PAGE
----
• Start by running the management command evaluate_couch_model_for_sql django_app_name MyDocType on a production environment. This will produce code to add to your models file and also a new management command.

      • The reason to run on production is that it will examine existing documents to help determine things like max_length. This also means it can take a while. If you have reasonable data locally, running it locally is fine - but since the sql class will often have stricter data validation than couch, it’s good to run it on prod at some point.

      • If the script encounters any list or dict properties, it’ll ask you if they’re submodels. If you say no, it’ll create them as json columns. If you say yes, it’ll skip them, because it doesn’t currently handle submodels. For the same reason, it’ll skip SchemaProperty and SchemaListProperty attributes. More on this subject below.

    • Add the generated models code to your models file. Edit as needed. Note the TODOs marked in the code:

      • The new class’s name will start with “SQL” but specify table name db_table that does not include “sql.” This is so that the class can later be renamed back to the original couch class’s name by just removing the db_table. This avoids renaming the table in a django migration, which can be a headache when submodels are involved.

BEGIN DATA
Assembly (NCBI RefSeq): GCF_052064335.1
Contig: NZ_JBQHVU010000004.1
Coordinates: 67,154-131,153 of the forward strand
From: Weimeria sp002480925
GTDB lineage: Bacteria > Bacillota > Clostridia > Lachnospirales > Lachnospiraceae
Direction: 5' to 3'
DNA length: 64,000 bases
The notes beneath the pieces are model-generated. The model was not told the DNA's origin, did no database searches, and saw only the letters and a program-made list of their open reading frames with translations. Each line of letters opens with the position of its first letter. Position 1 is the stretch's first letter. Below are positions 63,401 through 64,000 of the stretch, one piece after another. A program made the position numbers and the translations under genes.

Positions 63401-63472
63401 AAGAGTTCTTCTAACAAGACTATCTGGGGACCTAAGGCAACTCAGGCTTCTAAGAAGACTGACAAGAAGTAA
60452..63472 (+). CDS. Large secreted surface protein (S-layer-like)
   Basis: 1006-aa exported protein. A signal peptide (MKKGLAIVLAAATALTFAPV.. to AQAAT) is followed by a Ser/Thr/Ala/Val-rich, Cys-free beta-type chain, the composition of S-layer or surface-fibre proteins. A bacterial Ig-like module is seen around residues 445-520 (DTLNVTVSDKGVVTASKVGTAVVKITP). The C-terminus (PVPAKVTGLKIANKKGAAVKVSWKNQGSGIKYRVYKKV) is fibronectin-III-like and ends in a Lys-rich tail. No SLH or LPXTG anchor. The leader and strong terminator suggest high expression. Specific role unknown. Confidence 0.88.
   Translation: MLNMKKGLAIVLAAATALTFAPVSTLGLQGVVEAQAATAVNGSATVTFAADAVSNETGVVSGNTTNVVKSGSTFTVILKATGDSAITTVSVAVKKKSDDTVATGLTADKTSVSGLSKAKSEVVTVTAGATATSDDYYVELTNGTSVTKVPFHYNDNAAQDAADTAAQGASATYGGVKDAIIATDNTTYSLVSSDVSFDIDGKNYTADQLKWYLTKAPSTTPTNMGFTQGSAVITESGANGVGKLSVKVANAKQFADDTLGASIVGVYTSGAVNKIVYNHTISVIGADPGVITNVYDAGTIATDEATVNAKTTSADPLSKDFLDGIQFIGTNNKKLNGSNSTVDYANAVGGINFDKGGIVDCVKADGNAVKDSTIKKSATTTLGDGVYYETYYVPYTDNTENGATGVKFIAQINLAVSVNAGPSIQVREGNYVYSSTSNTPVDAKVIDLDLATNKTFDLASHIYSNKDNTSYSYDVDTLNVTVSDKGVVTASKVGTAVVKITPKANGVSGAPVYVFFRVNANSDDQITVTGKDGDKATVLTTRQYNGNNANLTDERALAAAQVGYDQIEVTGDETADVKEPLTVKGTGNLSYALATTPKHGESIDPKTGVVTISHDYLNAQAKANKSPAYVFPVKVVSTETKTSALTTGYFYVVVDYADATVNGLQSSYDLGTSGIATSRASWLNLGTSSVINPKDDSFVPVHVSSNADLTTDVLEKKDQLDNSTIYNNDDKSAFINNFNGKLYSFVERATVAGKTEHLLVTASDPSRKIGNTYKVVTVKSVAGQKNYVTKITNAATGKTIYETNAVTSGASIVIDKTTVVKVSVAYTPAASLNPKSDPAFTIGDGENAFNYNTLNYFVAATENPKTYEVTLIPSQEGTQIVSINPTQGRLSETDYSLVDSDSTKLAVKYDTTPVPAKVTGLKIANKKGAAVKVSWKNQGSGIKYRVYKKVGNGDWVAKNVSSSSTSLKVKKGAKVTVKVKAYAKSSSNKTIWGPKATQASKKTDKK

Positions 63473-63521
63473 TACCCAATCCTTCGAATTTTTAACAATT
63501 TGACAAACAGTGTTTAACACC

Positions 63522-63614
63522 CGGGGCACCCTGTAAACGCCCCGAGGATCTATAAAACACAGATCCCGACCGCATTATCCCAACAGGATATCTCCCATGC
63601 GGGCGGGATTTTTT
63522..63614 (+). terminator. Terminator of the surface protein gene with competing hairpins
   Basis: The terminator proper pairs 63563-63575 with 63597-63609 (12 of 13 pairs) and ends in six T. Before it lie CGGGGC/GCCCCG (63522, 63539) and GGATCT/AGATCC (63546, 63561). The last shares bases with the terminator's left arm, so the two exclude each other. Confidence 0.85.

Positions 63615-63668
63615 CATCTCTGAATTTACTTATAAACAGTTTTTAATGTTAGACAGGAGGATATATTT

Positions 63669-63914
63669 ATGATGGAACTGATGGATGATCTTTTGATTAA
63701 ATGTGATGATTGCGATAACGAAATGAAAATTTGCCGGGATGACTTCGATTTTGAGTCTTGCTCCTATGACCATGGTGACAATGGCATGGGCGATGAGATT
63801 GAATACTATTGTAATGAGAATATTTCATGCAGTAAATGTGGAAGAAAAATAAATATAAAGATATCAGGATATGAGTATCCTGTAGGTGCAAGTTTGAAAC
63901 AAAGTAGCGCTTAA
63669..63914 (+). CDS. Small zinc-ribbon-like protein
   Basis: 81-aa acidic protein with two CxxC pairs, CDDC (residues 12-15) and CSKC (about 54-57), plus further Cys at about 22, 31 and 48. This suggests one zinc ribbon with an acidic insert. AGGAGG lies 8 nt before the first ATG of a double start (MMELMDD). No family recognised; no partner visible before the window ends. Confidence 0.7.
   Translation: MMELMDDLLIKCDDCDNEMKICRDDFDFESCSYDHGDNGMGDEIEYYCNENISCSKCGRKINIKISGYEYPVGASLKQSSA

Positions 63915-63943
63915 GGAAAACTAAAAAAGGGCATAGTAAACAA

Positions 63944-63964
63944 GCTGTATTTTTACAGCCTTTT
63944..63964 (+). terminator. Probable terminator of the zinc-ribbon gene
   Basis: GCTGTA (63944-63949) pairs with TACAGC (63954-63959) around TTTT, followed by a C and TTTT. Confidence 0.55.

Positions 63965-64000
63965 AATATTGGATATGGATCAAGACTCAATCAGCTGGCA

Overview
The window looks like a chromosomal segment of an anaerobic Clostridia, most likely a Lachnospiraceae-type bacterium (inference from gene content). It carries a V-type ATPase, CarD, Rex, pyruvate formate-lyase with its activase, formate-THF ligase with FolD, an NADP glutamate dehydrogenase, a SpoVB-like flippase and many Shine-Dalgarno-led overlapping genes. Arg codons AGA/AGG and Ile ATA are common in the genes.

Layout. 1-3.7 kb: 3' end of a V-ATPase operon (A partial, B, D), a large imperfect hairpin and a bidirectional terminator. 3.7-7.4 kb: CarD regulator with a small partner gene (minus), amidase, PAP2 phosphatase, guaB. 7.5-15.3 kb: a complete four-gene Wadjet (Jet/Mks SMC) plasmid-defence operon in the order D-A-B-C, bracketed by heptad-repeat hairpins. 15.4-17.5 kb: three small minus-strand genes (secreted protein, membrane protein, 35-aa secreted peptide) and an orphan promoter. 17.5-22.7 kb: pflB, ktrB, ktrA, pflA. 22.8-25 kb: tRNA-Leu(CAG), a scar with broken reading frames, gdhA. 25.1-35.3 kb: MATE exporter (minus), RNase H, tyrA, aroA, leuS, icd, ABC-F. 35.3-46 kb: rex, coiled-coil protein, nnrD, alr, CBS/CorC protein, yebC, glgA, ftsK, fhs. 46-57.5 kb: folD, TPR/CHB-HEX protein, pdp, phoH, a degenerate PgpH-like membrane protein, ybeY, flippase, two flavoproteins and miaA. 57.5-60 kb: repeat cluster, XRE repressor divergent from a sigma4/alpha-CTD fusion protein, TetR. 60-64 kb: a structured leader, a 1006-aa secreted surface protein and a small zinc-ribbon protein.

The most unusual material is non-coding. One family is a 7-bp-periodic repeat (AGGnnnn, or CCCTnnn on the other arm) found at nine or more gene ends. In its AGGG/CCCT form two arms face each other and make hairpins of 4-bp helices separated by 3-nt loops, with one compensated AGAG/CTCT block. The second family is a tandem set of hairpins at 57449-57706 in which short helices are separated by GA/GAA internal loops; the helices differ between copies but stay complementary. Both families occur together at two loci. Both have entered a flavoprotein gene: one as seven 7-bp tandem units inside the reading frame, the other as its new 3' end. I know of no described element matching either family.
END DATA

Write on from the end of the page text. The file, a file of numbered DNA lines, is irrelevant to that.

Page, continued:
• The new class will include a column for couch document id.

      • The generated code uses SyncCouchToSQLMixin and SyncSQLToCouchMixin. If your model uses submodels, you will need to add overrides for _migration_sync_to_sql and _migration_sync_to_couch. If you add overrides, definitely add tests for them. Sync bugs are one of the easiest ways for this to go terribly wrong.

        • For an example of overriding the sync code for submodels, see the CommtrackConfig migration, or the CustomDataFields migration which is simpler but includes a P1-level bug fixed here.

        • Beware that the sync mixins capture exceptions thrown while syncing in favor of calling notify_exception. If you’re overwriting the sync code, this makes bugs easy to miss. The branch jls/sync-mixins-hard-fail is included on staging to instead make syncing fail hard; you might consider doing the same while testing locally.

      • Consider if your new model could use any additional db_index flags or a unique_together.